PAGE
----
Wednesday, 21 January 2009


They hang aloft, stretching from treetop to treetop,
Serene and lovely and red,
Each carrying an unchanging prayer, waving in the wind.
They shall not be born aloft upon angelic wings:
They are for you.
Do not be surprised, you have seen them before.
Alone, they are nothing.
But strung together, they form a potent prayer.
You are anxious to read them all meticulously,
Reading the same message again and again,
Anxious to show your concern,
Not to offend either the message or the messenger.

Our culture, our creed.

The sinuous symbol, like a red blossom,
Less fragrant, less frail,
Is hypnotic, you can’t escape its stern gaze,
Anxiously frank as it is to show you the way.
And then, it loses meaning, loses definition,
Until you aren’t sure
Of what it is you were looking for.

Our culture, our creed.

The fluttering flags, each a fervent prayer,
Seem brittle in their diaphanous form:
Bits and pieces have already been stolen by the incessant wind,
And have scattered their seeds into other lands.
Barren, alas!
Quietly conscious of their might,
They seem to whisper:

Our culture, our creed.

You shiver, as the breeze grows stronger,
And the shuffle of the prayer-flags becomes a din.
The red flags flutter in accompaniment.
Foolish, they can never be budged.
Look! The trees have shrugged off the last yellowed leaves of fall,
And as they floated past those leaflets,
You could hear them ask,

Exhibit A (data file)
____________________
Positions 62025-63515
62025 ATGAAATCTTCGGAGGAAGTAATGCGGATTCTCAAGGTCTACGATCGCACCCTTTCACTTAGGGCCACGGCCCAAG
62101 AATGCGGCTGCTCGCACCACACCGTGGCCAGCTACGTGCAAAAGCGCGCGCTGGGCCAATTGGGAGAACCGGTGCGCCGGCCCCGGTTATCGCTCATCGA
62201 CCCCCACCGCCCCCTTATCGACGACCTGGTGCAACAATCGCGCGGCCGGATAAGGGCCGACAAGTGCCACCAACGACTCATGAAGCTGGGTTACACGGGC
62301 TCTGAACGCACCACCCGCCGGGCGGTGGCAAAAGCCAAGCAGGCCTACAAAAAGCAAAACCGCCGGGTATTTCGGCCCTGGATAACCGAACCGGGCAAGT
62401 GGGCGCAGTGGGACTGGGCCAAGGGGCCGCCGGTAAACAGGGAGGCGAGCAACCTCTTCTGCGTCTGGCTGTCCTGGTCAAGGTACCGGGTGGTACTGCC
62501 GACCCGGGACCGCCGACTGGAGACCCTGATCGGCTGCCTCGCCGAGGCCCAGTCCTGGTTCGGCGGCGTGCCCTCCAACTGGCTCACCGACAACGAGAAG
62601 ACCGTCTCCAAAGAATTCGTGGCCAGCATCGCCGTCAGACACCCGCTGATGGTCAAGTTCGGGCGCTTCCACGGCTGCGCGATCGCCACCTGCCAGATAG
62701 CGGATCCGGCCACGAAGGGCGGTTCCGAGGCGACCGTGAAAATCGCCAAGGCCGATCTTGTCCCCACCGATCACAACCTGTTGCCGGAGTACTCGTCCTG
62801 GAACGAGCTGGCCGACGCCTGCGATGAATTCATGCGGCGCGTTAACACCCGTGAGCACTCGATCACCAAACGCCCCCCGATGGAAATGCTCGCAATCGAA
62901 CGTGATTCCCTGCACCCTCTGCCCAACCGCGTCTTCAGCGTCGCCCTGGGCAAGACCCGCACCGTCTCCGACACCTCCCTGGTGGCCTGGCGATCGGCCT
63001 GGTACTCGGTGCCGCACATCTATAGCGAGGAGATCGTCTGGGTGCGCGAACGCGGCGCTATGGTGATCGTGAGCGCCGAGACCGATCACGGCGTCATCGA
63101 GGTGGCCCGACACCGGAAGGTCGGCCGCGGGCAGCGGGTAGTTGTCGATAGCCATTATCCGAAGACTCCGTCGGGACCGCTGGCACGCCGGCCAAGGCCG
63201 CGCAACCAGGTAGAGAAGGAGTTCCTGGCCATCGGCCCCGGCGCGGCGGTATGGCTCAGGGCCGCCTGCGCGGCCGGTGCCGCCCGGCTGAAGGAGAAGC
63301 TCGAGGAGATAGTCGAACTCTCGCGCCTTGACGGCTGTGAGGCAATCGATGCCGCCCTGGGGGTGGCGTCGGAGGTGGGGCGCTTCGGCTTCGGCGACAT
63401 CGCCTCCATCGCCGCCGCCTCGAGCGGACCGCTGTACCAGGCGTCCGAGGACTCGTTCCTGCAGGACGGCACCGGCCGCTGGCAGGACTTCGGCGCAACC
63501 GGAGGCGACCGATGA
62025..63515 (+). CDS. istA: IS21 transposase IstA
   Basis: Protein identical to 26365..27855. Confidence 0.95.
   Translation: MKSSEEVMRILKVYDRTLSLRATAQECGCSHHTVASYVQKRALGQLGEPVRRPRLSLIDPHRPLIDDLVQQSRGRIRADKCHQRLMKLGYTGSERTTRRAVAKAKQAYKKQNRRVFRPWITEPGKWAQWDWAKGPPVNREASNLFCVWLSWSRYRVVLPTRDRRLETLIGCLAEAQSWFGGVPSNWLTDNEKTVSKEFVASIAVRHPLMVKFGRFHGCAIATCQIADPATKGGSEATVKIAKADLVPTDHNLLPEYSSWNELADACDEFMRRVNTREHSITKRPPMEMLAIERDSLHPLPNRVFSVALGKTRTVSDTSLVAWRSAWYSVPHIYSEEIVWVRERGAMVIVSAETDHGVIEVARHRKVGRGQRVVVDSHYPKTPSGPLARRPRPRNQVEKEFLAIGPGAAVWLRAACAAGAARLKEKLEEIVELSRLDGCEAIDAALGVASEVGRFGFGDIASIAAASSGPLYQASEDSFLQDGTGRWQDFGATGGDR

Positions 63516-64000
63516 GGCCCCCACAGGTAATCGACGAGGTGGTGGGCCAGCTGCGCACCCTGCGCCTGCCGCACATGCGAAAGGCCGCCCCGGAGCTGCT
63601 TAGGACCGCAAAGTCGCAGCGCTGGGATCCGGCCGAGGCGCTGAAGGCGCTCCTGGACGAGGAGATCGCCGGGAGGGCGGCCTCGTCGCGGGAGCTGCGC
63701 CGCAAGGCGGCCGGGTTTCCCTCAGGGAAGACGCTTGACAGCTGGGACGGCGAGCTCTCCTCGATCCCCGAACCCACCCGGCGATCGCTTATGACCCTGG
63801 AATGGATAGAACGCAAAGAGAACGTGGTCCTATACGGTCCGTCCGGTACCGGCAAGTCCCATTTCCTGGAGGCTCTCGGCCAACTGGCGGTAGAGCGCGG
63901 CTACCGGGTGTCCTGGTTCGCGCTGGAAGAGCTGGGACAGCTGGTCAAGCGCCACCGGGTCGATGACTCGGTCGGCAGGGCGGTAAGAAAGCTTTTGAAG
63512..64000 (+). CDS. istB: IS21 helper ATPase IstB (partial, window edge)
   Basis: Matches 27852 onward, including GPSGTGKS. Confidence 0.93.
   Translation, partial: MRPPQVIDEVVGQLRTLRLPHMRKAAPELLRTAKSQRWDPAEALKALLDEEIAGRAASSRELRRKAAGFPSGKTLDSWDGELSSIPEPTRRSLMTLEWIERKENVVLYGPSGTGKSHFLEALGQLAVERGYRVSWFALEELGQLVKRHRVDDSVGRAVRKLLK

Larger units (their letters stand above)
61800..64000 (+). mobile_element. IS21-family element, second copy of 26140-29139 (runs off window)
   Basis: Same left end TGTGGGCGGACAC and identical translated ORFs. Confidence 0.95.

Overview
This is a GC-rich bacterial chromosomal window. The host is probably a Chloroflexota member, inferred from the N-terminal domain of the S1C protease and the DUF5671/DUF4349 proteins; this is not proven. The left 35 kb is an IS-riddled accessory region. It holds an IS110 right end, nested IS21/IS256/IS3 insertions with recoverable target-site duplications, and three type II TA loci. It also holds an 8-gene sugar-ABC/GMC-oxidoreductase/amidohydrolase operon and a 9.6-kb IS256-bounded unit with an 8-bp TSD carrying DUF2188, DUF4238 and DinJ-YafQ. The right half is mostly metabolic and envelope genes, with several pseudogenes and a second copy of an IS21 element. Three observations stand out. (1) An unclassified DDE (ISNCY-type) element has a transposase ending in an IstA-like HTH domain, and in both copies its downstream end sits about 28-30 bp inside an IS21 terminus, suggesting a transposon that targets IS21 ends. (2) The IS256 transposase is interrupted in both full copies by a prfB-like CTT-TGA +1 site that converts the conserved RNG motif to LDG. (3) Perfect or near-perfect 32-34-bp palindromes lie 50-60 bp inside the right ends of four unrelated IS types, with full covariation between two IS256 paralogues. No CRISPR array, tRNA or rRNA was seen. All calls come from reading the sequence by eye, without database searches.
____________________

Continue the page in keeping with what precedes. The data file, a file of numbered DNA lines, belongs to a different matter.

“What are you waiting for?”
And they replied,

Our culture, our creed.

The papers are but sentinels,
Witnesses to the spectacle that shall unfold
Under the barren trees, strung about with prayer flags.
When shall we see that vision?
A great mass shall gather in this magical space,
And shall declare their loyalty with grave voices,
As if by a miracle united in their firm conviction in

Our culture, our creed.

And we shall see the high priests come and go,
With patronizing smiles, and well-rehearsed frowns,
Looking each man in the eye, and saying
The thing each man had come to hear.
The flags shall bear witness then to the colossal cry
The huddling mass shall fling in defiance to the heavens,
And the priests shall sigh in every ear,

Our culture our creed.

And when you can walk no more,
And your knees are mangled and broken,
Your dignity bruised and aching,
You shall look once more at those flags,
Watch as they flap so high above your bent brow,
Serene, elegant, and lethal,
And read again the universal wish,
The four ideal words,
And you will marvel at the perfection of this endless mantra:

Ei chinhe vote din.

Forgotten chords. Broken dreams.